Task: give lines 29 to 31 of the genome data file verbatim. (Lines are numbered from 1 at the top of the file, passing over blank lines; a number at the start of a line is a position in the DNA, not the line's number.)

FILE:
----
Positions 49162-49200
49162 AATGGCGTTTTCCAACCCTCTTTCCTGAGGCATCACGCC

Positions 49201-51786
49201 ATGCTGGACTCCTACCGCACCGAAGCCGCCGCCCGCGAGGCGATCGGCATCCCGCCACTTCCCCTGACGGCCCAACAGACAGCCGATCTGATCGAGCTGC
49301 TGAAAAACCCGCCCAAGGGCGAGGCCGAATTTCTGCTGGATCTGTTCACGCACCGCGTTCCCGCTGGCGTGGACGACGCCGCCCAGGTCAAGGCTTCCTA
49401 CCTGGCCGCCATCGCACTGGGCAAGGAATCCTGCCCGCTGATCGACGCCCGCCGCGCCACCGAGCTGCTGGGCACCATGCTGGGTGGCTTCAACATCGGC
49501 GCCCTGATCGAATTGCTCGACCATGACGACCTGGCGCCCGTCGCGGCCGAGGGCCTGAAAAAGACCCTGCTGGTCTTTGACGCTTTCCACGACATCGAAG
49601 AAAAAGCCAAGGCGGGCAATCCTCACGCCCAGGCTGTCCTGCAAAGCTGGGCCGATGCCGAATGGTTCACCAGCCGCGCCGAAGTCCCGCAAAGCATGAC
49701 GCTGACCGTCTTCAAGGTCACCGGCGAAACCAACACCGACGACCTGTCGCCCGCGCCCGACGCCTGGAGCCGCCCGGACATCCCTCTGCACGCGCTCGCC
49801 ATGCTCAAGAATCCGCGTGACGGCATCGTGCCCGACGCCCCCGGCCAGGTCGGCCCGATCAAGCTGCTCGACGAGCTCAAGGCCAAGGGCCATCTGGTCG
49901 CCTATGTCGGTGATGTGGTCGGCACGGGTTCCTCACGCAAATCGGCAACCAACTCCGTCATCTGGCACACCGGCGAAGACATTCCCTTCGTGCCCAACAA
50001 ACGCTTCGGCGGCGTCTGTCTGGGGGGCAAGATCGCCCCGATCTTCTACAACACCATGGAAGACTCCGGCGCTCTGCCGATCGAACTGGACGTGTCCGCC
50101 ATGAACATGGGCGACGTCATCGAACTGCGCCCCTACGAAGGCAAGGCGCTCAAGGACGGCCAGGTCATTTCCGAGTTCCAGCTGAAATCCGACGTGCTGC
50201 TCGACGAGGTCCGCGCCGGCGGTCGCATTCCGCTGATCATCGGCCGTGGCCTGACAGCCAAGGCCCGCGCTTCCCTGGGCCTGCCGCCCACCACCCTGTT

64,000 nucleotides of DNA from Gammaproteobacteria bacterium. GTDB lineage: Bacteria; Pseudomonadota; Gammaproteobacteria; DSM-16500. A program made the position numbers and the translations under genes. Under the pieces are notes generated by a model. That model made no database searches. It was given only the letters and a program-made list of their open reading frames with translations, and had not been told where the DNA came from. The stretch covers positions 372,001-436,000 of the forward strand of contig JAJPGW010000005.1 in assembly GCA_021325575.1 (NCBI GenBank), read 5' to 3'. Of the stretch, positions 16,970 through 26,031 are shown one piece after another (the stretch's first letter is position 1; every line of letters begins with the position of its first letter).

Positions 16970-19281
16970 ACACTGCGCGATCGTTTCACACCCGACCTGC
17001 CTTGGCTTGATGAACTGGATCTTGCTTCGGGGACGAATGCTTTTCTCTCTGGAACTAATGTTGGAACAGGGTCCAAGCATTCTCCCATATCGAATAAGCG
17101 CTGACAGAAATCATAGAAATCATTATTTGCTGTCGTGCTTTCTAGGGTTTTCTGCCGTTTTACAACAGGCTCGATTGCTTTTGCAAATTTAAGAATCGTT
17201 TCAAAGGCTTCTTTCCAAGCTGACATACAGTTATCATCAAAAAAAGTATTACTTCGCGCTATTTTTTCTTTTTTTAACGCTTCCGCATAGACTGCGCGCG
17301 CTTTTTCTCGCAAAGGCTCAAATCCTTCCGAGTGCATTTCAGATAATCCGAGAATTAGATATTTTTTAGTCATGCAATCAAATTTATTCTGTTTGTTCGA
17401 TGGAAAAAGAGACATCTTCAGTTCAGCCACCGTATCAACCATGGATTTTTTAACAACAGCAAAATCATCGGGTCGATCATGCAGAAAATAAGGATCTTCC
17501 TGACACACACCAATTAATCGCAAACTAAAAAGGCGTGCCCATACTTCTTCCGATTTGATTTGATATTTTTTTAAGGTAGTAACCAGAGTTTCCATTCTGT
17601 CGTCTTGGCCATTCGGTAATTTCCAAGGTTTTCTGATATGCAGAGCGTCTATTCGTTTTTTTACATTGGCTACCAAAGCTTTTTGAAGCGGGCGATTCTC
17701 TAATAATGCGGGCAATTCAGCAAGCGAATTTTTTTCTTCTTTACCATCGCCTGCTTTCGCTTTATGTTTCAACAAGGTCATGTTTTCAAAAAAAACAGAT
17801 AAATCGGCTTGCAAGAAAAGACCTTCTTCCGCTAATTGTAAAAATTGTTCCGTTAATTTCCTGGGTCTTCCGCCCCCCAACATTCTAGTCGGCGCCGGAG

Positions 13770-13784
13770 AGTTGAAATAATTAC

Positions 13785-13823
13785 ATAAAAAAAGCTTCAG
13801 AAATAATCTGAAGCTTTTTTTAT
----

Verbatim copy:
Positions 13785-13823
13785 ATAAAAAAAGCTTCAG
13801 AAATAATCTGAAGCTTTTTTTAT